AFRL posts S&T protection RFI
On August 16, the Air Force Research Laboratory (AFRL) posted a request for information (RFI) for Science and Technology Protection. Responses are due by 5:00 p.m. Eastern on September 20.
In an effort to reduce theft or loss of AFRL Research & Development (R&D) activities to foreign adversaries, Headquarters Air Force Research Laboratory, Systems Engineering and Program Management Division (HQ AFRL/ENS) and Directorate of Staff Information Protection (HQ AFRL/DSI) are tasked with finding AFRL-wide technology solutions that can perform a risk assessment of current and potential performers and their affiliations.
AFRL conducts and funds R&D activities for both USAF and USSF that span the entire spectrum from basic research and the exploration of fundamental principles to advanced technical demonstrations applied to relevant air and space military missions.
For these R&D activities, AFRL collaborates with all types of companies and institutions and awards contracts to companies of all sizes, from sole proprietors to some of the largest companies in the world. AFRL’s Small Business Innovation Research (SBIR) program targets small businesses and provides thousands of contract awards annually. AFRL also awards hundreds of grants to academia and other institutions every year.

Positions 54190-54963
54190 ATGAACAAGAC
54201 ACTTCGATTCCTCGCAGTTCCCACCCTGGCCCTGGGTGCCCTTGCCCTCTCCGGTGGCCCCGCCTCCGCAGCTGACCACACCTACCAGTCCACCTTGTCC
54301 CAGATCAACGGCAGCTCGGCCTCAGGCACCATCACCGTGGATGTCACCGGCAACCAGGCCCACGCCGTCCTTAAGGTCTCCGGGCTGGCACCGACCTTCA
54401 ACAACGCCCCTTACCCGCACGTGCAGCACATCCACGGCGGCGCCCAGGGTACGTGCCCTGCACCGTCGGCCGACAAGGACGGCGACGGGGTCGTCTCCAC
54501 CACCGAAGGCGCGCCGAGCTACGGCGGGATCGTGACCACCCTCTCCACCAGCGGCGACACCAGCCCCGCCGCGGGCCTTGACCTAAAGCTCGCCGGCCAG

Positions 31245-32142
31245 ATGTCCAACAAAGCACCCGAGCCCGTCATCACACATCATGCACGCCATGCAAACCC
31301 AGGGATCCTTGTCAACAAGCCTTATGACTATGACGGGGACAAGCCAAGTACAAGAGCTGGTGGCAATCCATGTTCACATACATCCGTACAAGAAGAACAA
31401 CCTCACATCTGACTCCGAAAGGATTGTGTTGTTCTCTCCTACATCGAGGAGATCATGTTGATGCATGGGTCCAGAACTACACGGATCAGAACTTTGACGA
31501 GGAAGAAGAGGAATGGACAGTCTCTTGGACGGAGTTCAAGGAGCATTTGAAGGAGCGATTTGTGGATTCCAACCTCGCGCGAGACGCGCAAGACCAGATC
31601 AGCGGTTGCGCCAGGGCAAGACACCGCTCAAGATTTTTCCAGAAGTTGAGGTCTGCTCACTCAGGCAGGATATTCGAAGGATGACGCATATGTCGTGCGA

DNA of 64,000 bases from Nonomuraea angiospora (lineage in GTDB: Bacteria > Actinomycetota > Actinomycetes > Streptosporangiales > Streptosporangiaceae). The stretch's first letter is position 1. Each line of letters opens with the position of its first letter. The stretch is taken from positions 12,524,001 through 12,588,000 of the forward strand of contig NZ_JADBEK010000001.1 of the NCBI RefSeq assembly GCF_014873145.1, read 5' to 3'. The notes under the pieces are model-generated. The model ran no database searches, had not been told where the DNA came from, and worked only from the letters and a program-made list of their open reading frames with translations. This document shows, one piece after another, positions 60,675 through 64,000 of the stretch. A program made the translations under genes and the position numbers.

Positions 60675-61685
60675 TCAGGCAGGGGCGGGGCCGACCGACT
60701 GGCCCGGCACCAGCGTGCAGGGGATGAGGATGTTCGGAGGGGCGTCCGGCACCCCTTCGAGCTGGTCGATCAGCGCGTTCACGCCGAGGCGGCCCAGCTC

In total, AFRL R&D activities are spread throughout thousands of companies, academia, government and other institutions involving millions of people. Most of these people and institutions are working in the best interest of AFRL and the U.S. Government; however, recent incidents indicate that some are also working in the interest of adversarial foreign governments. When R&D ends up in the hands of adversaries, it diminishes any advantage the U.S. had in that subject area and allows the adversary to significantly benefit from U.S.-funded R&D for little or no cost.
While there are many methods, some adversarial governments have state-sponsored programs specifically designed to recruit AFRL-sponsored researchers, whether knowingly or unknowingly, in order to capture AFRL-sponsored R&D information. In some cases, they use complicated networks of state-owned and other businesses to mask their relationships to entities performing U.S.-sponsored R&D making it difficult to identify a risk.
In order to reduce the risk of losing any R&D to adversaries, AFRL is interested in a technology solution that can provide the user with a risk assessment of doing business with specific persons and/or entities (e.g., companies, associations, academic institutions, etc.). The risk assessment should consider all of the information provided by the user (e.g., SF424), as well as information from public and private sources.
A risk assessment will be performed multiple times during the lifecycle of all AFRL-funded R&D efforts (grants, contracts, etc.): pre-award for each competitor, and then annually on the performer until effort completion. The amount of information available from the user may vary from use to use.